proper position to receive each new component. When all the different components have been placed, the closed circuit board conveyer system is opened, and the circuit boards are sent off for further handling. At thistime a new set of circuit boards may be admitted to the system, and the cycle repeated.

The placement apparatus in the performance of its placement function is adapted. to place components in any of a large number of closely spaced intervals along three degrees of freedom and to perform the placement with a high de ree of accuracy. These degrees of freedom are along each of two mutually perpendicular coordinate axes divided into intervals of 0.001 inch with a tolerance range of 0.005 inch and along an azimuth, in which the intervals are 22%. degrees with an accuracy within the same linear tolerance as specified along the coordinate axes. Location of the placement apparatus along one axis is achieved by means of the circuit board transport and positioning mechanism 13. Location along the other axis is achieved by motion of the 0 frame 12 relative to the mechanism 13 and the fixed frame 19 of the placement apparatus. Positioning in azimuth is achieved by simultaneous rotation of the placement head 10 and. the lead anchoring mechanism 11 with respect to the C frame 12.

Having now generally outlined the overall functions of the placement apparatus, we may now consider in greater detail the manner in which these functions are achieved. A portion of the circuit board conveyer is shown at 13. The conveyer performs the function of transporting the circuit board shown at 17- in a direction transverse to the plane of representation of Figure 1. For convenience in further discussion, this direction may be assumed to be toward the viewer and may be designated the x-coordinate. T he. circuit board 17' is mounted in a carrier mechanism or pallet 20. The pallet 204s a fiat frame-like structure having at one end a thickened portion 21 which has on its under surface a rack gear '22. l

The pallet is adapted to be transported in the -x-direction along the tracks 23 and 24 of the conveyer system by means of a group of driven gears 25 adapted to mesh with the rack gear 22 on the under surface of .21.

The circuit board transport and positioning mechanism 13 includes means for precisely locating the circuitboard along the x-coordinate. This is achieved by means of an accurately positioned solenoid operated .taper pin 26, which may be forced into engagement with a conical recess 27 provided in the member 21 of the pallet 20. The taper pin 26 is supported upon a sliding carrier 28, adapted .to slidealong a track formed by two parallel rods 29 and 30, supported on the fixed frame 19. Accurate positioning of the taper pin is achieved by means of a worm gear drive whose shaft 31 rotates in bearings fixed to the frame 19. The worm engages a screwnut on the carrier 28 and translates it along the axis of the worm. Power for translation of the carrier 28 is supplied by an electrical servo-motor, (not shown) which rotates the gear 32 fixed to the shaft 31. The position of the servo-motor is electrically controlled from properly coded punch cards.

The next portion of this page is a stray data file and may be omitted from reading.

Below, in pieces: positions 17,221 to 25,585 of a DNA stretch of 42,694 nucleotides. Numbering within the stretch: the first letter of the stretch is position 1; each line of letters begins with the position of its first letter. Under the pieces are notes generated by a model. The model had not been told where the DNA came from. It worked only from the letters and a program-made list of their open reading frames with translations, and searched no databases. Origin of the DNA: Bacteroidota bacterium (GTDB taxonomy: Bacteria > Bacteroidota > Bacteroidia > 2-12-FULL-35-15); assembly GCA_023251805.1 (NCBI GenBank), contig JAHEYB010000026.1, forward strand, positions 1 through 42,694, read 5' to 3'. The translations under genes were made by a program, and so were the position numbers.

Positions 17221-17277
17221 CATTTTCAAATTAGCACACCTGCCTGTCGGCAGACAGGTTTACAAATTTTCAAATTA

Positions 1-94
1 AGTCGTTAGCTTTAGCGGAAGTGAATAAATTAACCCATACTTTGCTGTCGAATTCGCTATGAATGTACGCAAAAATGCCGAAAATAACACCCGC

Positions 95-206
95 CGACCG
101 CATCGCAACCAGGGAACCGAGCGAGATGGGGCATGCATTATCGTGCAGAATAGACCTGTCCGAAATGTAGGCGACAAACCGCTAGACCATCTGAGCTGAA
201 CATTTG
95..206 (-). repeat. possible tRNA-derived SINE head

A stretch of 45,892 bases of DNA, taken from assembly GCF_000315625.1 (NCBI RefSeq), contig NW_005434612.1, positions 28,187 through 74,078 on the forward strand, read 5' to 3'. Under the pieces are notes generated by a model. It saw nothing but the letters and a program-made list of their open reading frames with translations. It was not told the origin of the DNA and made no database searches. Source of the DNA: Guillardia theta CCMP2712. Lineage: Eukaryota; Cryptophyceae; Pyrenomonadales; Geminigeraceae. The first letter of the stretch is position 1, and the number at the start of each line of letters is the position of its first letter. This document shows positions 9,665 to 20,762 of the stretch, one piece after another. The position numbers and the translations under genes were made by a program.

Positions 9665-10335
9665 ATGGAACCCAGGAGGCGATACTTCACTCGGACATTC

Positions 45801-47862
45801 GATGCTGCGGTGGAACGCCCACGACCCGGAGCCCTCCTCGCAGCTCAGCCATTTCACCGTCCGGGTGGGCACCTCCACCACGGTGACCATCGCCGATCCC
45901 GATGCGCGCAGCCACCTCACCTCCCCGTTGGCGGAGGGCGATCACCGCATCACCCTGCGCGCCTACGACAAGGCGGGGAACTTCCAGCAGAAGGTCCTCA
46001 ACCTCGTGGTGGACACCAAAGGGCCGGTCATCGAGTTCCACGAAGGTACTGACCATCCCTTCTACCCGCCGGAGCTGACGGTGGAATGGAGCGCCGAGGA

The circuit board transport and positioning mechanism functions in the following manner. The pinion gears 25 are continuously driven through a slipping clutch by an electric drive. They engage the under surface of the pallet meshing with the rack gear 22, thereby translating the pallet 20 and the circuit board 17 contained When the pallet has brought the circuit board approximately into position, a micro-switch (not shown) is operated by thev pallet to close the energizing circuit of 'the solenoid driven taper pin 26. The taper pin is then .force'dinto the recess 27 of the vpallet. Slipping clutches (not shown) between the pinion gears 25 and the motor drive permit thepallet to .remainfixed in position undenthe placement head during the interval required to place a component upon the circuit board.